There’s been a lot of buzz from KDP-media outlets lately about the export of potatoes from the Kurdistan Region. Some reports even mention big names like McDonald’s and KFC, implying that their UAE branches may have struck deals to import the potatoes.

However, the KRG statement is less specific, saying only that the contract was signed with a UAE company, without naming the company or confirming its connection to the restaurant chains themselves. It’s not even clear whether the potatoes would enter the supply chains for these franchises at all.

While it’s great to see support for local farmers, the media coverage might be making this out to be a bigger deal than it actually is. If the agriculture sector in the Kurdistan Region is to grow and create significant revenue, more will be needed than just exporting a few truckloads of potatoes. 

KRG statement

On Monday, August 7, 2023, an agreement was signed between two Kurdish companies and a company from the United Arab Emirates, in the presence of officials from both the Ministry of Agriculture and Water Resources and the Board of Investment representing the Kurdistan Regional Government.

A spokesperson from the Ministry of Agriculture and Water Resources stated that the agreement entails exporting 120 tons of potatoes to the United Arab Emirates in five trucks.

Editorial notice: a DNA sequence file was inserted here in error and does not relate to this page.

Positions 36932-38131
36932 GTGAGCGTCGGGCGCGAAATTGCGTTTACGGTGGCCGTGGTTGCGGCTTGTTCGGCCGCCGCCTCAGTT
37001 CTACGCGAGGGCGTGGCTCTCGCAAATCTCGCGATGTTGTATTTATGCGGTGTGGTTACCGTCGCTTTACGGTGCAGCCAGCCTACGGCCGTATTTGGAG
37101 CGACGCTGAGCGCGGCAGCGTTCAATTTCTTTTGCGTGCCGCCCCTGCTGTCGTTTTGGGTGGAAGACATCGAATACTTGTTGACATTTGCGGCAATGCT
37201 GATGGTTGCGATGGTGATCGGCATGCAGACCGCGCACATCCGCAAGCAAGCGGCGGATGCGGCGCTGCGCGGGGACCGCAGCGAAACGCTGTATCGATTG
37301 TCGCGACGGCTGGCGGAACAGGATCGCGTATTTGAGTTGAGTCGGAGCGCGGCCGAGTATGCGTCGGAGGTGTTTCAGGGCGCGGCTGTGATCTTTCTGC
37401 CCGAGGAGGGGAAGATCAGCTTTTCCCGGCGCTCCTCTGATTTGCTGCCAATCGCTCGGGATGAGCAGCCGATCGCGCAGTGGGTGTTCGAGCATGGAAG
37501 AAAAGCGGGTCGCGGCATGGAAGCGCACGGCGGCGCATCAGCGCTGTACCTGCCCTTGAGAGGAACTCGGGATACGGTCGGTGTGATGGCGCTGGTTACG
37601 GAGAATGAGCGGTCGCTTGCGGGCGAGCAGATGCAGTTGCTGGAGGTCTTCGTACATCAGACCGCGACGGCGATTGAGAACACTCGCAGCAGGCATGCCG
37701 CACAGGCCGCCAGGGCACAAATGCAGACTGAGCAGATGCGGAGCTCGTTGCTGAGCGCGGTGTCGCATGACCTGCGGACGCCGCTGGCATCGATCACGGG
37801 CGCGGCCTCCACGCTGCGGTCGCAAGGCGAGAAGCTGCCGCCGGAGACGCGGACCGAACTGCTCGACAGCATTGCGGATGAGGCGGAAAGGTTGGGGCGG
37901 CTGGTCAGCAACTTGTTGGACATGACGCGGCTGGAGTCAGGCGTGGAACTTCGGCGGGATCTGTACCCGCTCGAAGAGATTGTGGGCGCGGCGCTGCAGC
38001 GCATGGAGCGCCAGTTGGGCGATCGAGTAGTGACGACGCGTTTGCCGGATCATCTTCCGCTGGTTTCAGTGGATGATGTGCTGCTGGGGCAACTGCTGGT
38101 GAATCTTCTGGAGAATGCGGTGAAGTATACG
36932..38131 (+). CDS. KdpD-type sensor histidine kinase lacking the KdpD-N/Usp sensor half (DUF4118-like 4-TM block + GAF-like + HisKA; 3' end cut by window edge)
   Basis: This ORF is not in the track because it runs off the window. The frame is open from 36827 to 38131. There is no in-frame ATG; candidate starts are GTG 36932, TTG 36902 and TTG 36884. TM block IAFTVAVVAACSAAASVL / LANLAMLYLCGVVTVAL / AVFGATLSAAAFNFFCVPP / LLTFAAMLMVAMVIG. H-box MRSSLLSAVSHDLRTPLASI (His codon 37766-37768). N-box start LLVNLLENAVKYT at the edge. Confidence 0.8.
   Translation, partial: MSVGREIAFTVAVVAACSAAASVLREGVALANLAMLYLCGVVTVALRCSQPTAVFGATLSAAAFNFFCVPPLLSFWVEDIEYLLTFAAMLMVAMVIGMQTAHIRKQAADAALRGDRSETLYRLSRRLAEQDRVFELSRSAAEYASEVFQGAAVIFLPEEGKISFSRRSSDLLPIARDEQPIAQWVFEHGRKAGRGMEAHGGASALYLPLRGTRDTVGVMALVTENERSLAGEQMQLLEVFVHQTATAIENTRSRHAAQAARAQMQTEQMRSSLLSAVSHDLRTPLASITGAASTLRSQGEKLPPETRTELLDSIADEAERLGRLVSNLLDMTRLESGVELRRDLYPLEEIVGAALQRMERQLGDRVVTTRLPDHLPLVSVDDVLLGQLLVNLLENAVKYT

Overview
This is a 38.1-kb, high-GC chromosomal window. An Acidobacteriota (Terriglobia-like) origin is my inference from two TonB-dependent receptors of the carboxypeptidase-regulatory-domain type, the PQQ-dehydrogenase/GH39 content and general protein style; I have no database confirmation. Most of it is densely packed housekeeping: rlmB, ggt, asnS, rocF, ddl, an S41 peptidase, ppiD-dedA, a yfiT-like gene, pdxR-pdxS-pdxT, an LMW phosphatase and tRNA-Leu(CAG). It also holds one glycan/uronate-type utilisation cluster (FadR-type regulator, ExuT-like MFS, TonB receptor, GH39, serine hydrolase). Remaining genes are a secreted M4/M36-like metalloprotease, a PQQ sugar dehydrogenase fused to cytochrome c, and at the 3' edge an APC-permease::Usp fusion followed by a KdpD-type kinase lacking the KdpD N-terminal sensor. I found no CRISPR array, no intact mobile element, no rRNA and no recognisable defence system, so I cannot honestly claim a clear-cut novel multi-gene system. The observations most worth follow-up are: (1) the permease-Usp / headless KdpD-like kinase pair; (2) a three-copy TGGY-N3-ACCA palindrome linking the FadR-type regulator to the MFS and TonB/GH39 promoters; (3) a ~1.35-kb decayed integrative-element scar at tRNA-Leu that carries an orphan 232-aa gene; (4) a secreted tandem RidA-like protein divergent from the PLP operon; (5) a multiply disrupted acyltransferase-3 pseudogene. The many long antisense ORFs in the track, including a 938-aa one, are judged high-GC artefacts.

The potatoes produced in the Kurdistan Region in 2023 amounted to 650,000 tons. While domestic needs and consumption stand at 100,000 tons, the remaining 550,000 tons are expected to be exported.

Potato cultivation in the Kurdistan Region has seen impressive growth, both in quantity and quality, making it desirable in foreign markets and among international brands.
On Monday, August 7, 2023, an agreement was signed between two Kurdish companies and a company from the United Arab Emirates, in the presence of officials from both the Ministry of Agriculture and Water Resources and the Board of Investment representing the Kurdistan Regional Government.
Kurdistan Regional Government

‘I am sorry’ for not taking part in the elections – Ousted PUK leader Lahur Talabany

Lahur Talabany has finally announced he will not to lead a list in the upcoming Iraqi provincial elections set for December 18, citing concerns about harming the “Kurdish voice” in disputed territories such as Kirkuk. 

Talabany released a video on his Facebook page in which he explained that, “despite enormous pressure to participate and despite the certainty that we will get a lot of votes in Kirkuk, we declare here that we are not ready to harm the Kurdish voice in these areas to win a few seats.” 

These elections are significant as they mark the first time in years that the contested province of Kirkuk is included, and the first time that Kurdish political parties are not running under a unified list.

Here are five key takeaways from his speech:

  1. Decision to not participate in the elections

Talabany states that his decision is grounded in his commitment to preserving a unified Kurdish voice. He is convinced that without a single, unified Kurdish list that represents collective interests, participation would only splinter the Kurdish voice and weaken their influence.

2. Significance of the upcoming election

Talabany emphasizes that the elections, scheduled for December 18th, hold immense historical importance.
He believes they will define the position of the Kurds in disputed territories and assert the rightful claim of the Kurds to their ancestral lands.

3. Initiative for a unified Kurdish list
Talabany stresses the need for Kurds to rally under one banner.